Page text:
There is a countless number of red grape varieties in the world, some superb for wine, others best suited for grape juice. Right now, the world wine market focuses on about 40 to 50 different red wine grape varieties. Below we've shown the most widely recognised and used.
What differentiates red wine from white is first, the skin colour of the grape, and second, the amount of time the grape juice has with its skins. After picking, red grapes are put into tanks or barrels where they soak with their skins, absorbing pigments and other aspects of the grape skin, such as tannins. This is how red wine gets its red colour. The exact colour, which can range from light red to almost purple, depends on both the colour of the particular grape skin and the amount of time spent on the skins. Remember, the inside of almost all grapes is a light, golden colour – it's the skins that have the pigment. For example, much of Champagne is made from Pinot Noir and/or Pinot Meunier, both red grapes. Yet because the juice for Champagne is pressed quickly, with little time on the skins, the colour of Champagne is often white.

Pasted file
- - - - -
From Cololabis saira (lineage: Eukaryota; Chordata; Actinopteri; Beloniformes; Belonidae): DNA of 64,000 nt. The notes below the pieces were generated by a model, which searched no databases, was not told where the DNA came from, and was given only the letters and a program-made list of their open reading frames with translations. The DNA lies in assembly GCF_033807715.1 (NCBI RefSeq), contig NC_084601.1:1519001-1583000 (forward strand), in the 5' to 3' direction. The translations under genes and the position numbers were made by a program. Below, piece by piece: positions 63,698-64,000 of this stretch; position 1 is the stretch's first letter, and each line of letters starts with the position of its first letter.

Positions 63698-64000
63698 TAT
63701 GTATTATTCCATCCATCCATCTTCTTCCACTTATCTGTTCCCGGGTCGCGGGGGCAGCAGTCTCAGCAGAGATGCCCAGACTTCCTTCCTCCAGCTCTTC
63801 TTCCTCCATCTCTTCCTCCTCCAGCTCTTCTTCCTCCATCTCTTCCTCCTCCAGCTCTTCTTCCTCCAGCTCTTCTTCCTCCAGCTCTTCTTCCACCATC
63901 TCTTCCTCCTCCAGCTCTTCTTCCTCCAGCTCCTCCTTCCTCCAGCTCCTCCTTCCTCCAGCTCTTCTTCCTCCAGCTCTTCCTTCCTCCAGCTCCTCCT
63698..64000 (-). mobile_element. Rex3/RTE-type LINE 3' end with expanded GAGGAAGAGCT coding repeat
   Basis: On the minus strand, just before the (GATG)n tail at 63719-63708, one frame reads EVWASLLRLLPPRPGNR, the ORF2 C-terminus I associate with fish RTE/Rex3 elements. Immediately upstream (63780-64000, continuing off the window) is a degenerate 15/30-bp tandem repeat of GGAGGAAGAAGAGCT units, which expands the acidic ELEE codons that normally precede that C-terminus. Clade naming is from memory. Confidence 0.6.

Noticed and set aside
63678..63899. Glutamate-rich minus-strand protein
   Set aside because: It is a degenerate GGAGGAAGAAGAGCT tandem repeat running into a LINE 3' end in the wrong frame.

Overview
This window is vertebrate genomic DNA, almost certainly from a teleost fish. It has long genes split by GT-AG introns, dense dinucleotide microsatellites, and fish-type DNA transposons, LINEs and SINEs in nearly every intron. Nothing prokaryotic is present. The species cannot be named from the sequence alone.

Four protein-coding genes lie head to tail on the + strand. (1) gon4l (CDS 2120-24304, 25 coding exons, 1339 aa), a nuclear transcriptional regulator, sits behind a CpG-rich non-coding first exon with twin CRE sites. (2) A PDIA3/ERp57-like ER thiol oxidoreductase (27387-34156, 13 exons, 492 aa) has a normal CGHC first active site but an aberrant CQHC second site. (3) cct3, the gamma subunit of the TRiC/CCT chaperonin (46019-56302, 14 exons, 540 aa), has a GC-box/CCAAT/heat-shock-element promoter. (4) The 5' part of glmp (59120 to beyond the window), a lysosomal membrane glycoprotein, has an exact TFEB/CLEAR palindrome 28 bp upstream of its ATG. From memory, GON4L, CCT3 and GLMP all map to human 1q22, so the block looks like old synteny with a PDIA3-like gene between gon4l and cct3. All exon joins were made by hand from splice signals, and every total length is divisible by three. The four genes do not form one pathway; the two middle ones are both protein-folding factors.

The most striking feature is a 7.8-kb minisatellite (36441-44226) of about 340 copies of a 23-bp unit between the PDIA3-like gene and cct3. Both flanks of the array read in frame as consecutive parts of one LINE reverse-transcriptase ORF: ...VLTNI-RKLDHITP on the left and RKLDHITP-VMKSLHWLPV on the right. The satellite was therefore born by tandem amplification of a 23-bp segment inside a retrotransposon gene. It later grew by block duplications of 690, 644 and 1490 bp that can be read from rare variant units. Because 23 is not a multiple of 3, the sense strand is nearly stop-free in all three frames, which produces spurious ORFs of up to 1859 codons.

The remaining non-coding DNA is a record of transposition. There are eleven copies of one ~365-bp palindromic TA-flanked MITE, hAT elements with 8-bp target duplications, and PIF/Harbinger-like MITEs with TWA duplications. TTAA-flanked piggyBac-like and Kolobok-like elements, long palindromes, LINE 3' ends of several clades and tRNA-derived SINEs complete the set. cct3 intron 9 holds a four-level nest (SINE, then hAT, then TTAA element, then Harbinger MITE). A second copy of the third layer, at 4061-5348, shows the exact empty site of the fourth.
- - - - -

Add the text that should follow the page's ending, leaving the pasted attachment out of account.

The list below is roughly organised from lighter-bodied to fuller-bodied, lower tannins to higher tannins and light colour to deeper colour – but note that this is not an "always" list, just a general guideline. And, European and old-world countries tend to label their wine by region, while new world wine is most often labelled with the grape variety.
Where they grow best
Burgundy, France; California; Oregon; New Zealand; Chile; Champagne, France; Australia
Tuscany, Italy; California
Rhone, France; Spain; California; Australia
Bordeaux, France; California; Washington State; Chile
Bordeaux, France; California; South America; Australia; South Africa
Rhone, France; Australia; South Africa; California; Washington State
Other popular red grapes and where they grow best: